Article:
They don’t know what if anything we do to our homes. You could drop $75,000 renovating your kitchen and baths tomorrow and Zillow won’t know that. The last time I checked there wasn’t a Zillow peeping tom that looked in everybody’s windows. I think everyone can agree though that dropping that much money into kitchen and bath improvements is going to have a substantial impact on market value.

Here are more things to ponder:

  • Zillow doesn’t know that the town data card is wrong and you really only have 3 bedrooms not 4.
  • Zillow doesn’t know you have a $20,000 structural crack in your foundation that needs repair.
  • Zillow doesn’t know that your roof is on it’s last leg and needs replacement.
  • Zillow doesn’t know you have a major easement running through your backyard that limits its use.
  • Zillow doesn’t know you just added central air conditioning, a sprinkler system, a security system and $10,000 worth of landscaping.

Is the picture starting to become more clear about the accuracy of Zillow estimates?

How Zillow is Useful

Zillow Has Great Information You may be thinking after ready the above information that I am not a fan of Zillow. Actually that is really far from the truth. I love everything about Zillow except for their Zestimates of value. The other information that Zillow gathers can be really useful when you are buying or selling a home.

When you are ready to buy a home they have an excellent platform for looking at properties. The information provided is second to none in my opinion. There is no doubt that tons of folks love their integrated Bing maps that come with every listing. These are super handy when trying to decipher what is around a particular property.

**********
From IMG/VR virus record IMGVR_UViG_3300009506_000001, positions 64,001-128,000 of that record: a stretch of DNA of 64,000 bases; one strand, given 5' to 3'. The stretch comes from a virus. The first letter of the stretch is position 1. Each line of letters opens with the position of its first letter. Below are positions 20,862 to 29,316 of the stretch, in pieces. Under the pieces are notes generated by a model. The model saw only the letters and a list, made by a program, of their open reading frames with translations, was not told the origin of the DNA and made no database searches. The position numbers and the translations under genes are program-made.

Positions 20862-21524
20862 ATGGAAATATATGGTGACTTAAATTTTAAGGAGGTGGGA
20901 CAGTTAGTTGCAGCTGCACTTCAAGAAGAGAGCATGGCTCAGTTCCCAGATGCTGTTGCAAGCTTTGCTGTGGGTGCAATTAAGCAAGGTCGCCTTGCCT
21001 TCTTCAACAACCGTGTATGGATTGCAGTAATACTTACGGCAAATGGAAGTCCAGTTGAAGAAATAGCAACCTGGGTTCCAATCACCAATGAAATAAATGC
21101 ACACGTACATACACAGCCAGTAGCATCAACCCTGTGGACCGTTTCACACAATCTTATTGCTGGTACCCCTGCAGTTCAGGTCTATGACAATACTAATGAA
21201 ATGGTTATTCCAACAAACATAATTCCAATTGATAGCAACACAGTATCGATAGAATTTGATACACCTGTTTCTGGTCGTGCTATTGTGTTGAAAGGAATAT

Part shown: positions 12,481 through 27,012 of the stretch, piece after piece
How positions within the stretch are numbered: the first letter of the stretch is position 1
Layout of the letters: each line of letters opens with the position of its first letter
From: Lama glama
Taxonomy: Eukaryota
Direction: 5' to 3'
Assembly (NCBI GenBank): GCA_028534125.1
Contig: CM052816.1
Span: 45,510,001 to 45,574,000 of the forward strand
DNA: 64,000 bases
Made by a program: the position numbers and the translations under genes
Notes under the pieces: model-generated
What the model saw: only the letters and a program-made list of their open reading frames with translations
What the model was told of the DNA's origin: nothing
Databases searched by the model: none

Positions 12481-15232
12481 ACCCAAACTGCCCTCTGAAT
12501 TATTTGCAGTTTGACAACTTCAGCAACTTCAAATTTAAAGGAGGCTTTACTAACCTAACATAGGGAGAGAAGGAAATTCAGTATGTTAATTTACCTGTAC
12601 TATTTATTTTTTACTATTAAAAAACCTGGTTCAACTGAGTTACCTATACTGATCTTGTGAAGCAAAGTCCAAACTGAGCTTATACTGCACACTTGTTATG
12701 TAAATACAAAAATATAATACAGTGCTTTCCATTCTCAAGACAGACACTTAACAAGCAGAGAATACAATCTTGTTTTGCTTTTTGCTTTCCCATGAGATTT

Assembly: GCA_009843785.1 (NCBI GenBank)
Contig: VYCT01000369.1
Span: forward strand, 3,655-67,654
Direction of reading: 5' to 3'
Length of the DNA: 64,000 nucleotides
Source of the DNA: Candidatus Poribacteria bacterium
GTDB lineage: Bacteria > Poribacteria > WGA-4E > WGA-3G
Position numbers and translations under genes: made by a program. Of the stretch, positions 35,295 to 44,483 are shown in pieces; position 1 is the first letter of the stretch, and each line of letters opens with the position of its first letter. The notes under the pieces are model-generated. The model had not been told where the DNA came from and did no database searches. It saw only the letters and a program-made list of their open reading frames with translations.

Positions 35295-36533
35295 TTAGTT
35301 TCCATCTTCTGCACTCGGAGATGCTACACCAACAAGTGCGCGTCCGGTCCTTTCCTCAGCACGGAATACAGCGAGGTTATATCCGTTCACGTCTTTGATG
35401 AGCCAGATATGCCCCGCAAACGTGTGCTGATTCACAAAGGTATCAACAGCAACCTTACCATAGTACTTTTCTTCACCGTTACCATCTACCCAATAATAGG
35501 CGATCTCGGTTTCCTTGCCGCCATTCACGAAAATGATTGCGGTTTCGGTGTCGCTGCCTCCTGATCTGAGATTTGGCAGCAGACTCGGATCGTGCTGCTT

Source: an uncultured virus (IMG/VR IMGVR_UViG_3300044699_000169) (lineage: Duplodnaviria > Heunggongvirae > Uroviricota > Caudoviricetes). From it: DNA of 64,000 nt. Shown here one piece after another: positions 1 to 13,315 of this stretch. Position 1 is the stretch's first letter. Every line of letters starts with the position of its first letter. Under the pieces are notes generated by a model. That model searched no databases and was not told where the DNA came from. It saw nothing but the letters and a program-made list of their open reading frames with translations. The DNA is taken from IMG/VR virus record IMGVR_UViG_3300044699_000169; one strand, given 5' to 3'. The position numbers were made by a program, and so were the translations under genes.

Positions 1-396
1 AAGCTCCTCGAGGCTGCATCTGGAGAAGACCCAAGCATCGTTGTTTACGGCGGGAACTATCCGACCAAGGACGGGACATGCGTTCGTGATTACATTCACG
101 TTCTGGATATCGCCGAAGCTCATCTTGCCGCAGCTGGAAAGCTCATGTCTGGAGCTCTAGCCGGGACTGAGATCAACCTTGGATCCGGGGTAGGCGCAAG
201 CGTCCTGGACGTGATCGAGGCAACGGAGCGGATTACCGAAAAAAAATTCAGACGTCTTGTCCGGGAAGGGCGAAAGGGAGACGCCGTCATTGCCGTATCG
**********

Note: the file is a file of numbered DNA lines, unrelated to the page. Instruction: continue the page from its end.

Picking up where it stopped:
They have all the information you would expect when buying a home like the square footage, bedroom and bath count, age, lot size, taxes, etc. Where they really excel however is their data of the past ownership of the home and what the owner paid. This is information that is hard to find elsewhere and Zillow does a marvelous of putting it at a buyer’s finger tips.

From a sellers perspective the site is excellent because the better a property looks online the greater chance a buyer will be picking up the phone to schedule an appointment with their real estate agent.

Zillow also has an awesome app for those that have a smart phone. While you are out house hunting you can quickly and easily pull up information while in front of a home! This of course really comes in handy when you are out by yourself and don’t have a real estate agent handy to ask question you might not otherwise get the answers to right away.